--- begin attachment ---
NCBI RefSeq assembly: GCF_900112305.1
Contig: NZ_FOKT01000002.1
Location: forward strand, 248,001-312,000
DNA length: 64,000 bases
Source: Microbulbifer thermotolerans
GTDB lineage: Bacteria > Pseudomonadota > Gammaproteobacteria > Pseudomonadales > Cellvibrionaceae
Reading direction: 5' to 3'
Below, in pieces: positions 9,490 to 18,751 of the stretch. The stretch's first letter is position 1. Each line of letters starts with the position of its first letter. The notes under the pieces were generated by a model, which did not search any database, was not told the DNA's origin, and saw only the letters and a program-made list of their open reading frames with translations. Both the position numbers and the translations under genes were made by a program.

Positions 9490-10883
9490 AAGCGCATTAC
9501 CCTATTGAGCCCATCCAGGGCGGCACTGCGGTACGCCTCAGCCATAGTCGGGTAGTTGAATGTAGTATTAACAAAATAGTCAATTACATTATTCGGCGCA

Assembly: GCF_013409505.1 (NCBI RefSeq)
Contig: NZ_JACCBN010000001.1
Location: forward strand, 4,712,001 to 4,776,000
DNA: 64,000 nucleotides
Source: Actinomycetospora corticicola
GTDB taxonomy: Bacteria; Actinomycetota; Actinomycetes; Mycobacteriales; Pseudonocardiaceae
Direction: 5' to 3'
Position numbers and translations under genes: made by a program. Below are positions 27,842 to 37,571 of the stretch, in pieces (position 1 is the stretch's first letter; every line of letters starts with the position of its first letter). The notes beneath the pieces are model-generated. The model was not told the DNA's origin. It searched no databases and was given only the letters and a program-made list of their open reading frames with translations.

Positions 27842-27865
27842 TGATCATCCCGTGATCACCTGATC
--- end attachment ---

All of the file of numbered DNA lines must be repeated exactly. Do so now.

NCBI RefSeq assembly: GCF_900112305.1
Contig: NZ_FOKT01000002.1
Location: forward strand, 248,001-312,000
DNA length: 64,000 bases
Source: Microbulbifer thermotolerans
GTDB lineage: Bacteria > Pseudomonadota > Gammaproteobacteria > Pseudomonadales > Cellvibrionaceae
Reading direction: 5' to 3'
Below, in pieces: positions 9,490 to 18,751 of the stretch. The stretch's first letter is position 1. Each line of letters starts with the position of its first letter. The notes under the pieces were generated by a model, which did not search any database, was not told the DNA's origin, and saw only the letters and a program-made list of their open reading frames with translations. Both the position numbers and the translations under genes were made by a program.

Positions 9490-10883
9490 AAGCGCATTAC
9501 CCTATTGAGCCCATCCAGGGCGGCACTGCGGTACGCCTCAGCCATAGTCGGGTAGTTGAATGTAGTATTAACAAAATAGTCAATTACATTATTCGGCGCA

Assembly: GCF_013409505.1 (NCBI RefSeq)
Contig: NZ_JACCBN010000001.1
Location: forward strand, 4,712,001 to 4,776,000
DNA: 64,000 nucleotides
Source: Actinomycetospora corticicola
GTDB taxonomy: Bacteria; Actinomycetota; Actinomycetes; Mycobacteriales; Pseudonocardiaceae
Direction: 5' to 3'
Position numbers and translations under genes: made by a program. Below are positions 27,842 to 37,571 of the stretch, in pieces (position 1 is the stretch's first letter; every line of letters starts with the position of its first letter). The notes beneath the pieces are model-generated. The model was not told the DNA's origin. It searched no databases and was given only the letters and a program-made list of their open reading frames with translations.

Positions 27842-27865
27842 TGATCATCCCGTGATCACCTGATC